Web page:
Lakeview Terrace by Neil LaBute

The psychological thriller “Lakeview Terrace” is directed by Neil LaBute and penned by David Lougherty.

“A lot of people have asked me what the whitest white guy in America is doing writing a movie that deals with interracial issues,” says “Lakeview Terrace” screenwriter David Loughery. “I wanted to challenge myself and kind of get outside my comfort zone, so I wrote a thriller that dealt with issues we don¬ít usually see in that context.”

Loughery thinks many people will see themselves in the characters he has created. “I think people will identify with the situation. Whatever feelings they have about race and color and relationships, they'll bring to the theater and they will compare it to the action we¬íre seeing on screen.”

Director Neil LaBute

Neil LaBute exploded onto the movie scene with his 1997 feature film debut, “In the Company of Men,” a razor sharp exploration of sexual politics. In the succeeding years, LaBute has built a reputation as a controversial filmmaker and playwright who is unafraid to pull back the mantle of civility covering the ugliest side of human nature.

For Loughery, La Bute's unique sensibilities made him the perfect director for “Lakeview Terrace.” “This is a guy who really knows how to push an audience¬ís buttons,” he points out. “The films he makes and the plays he writes are, in a good way, excruciating to sit through, because the situations he creates are so incredibly uncomfortable. I knew that Neil would bring something to this movie that another director couldn't. He brought a real tension to it, so the behavior between these characters feels very, very real.”

When the script for “Lakeview Terrace” came his way, LaBute saw an an opportunity to create a complex story, set in Los Angeles, that could be interpreted on many different levels. ¬ìI'd been living in Los Angeles long enough to be aware of the idea of fires encroaching on homes and racial tension and that kind of road rage thing,” says LaBute.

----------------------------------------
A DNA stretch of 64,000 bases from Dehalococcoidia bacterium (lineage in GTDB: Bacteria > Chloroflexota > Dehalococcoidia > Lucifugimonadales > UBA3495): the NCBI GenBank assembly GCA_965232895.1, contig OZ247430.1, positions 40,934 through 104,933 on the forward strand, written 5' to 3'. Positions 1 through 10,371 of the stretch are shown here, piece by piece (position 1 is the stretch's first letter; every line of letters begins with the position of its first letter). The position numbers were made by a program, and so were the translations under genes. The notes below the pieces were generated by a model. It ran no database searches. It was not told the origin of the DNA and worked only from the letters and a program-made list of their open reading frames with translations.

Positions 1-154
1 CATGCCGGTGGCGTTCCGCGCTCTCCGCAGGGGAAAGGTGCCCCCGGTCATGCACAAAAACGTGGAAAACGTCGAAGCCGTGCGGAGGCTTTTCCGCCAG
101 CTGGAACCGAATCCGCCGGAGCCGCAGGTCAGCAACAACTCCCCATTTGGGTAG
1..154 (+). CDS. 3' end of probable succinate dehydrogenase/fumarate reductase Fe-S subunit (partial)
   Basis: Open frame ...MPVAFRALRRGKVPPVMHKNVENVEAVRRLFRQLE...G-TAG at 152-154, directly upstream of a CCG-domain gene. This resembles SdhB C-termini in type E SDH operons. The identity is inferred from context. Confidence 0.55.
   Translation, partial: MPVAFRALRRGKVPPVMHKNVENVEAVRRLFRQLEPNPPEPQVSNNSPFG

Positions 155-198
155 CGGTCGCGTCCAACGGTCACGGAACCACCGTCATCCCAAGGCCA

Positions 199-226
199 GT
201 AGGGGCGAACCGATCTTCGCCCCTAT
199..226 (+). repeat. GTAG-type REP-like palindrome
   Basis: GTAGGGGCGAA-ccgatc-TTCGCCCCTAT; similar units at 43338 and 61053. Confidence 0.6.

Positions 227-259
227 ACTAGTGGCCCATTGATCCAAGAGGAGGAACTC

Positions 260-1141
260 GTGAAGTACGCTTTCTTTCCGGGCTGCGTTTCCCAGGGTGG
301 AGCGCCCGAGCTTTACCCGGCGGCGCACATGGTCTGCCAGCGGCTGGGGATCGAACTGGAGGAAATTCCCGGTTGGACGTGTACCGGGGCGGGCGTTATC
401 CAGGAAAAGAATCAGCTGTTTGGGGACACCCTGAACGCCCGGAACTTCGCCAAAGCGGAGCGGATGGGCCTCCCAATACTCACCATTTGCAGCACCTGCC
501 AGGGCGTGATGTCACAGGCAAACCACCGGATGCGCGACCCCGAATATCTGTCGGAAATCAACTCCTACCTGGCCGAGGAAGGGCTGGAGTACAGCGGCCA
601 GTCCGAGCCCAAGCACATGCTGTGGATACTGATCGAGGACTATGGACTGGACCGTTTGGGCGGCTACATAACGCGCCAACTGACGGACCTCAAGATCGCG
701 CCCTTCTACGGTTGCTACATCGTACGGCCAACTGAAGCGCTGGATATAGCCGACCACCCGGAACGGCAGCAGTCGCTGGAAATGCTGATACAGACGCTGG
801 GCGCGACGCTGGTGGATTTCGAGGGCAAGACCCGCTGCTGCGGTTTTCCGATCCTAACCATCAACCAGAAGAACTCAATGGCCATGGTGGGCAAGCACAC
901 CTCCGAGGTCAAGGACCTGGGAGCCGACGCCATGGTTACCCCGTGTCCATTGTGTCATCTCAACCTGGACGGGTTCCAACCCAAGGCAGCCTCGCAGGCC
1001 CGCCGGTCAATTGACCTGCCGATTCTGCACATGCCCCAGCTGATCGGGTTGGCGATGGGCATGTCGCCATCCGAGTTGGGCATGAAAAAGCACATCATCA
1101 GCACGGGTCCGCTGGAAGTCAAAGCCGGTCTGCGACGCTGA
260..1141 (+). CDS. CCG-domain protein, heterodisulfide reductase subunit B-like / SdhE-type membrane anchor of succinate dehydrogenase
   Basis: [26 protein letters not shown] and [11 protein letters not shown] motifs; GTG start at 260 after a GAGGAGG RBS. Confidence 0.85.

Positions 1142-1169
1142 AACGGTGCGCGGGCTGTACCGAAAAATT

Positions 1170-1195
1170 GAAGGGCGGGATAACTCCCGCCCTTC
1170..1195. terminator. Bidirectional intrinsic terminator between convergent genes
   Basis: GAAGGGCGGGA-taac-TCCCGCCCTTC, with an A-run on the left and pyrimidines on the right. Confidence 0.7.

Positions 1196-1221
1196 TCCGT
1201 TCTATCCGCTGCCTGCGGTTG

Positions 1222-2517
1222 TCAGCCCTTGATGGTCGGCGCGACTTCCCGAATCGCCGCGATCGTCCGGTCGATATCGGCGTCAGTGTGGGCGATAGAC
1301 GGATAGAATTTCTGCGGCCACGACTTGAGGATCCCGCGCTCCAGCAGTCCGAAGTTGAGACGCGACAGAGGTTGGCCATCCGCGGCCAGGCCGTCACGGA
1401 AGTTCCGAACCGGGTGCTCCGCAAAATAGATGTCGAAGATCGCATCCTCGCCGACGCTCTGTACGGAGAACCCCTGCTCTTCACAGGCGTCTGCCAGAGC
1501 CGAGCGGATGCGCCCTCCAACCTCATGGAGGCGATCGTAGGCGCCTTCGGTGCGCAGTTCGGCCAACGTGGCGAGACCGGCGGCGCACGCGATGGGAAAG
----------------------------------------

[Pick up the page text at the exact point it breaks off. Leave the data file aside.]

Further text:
Although the clash of opposites in the movie is racially charged, LaBute and Loughery are in agreement that the issue of race is just one facet of the escalating battle between neighbors in the story. “Lakeview Terrace isn't so much about race as it is about personal space, boundaries, turf and the lengths people will go to protect their property,” says the writer. “I think everybody has had a situation here they¬íve just moved in next to somebody who is ruining the quality of your life. It may be a barking dog or a kid with a garage band or something else, but we all know how little things between neighbors can escalate into gigantic feuds. This is the ultimate version of that story.”

“The conflict is about someone who has grown up with a certain set of values and doesn't believe in the kind of arrangement he sees across the fence,” says the director. Everyone has lived next door or under or over another person, and felt, 'Oh my God, what are they doing in there Why are they making that noise at this time' When one of those neighbors is a policeman, it removes that first line of defense and makes for a very suspenseful sense of, 'What do I do now'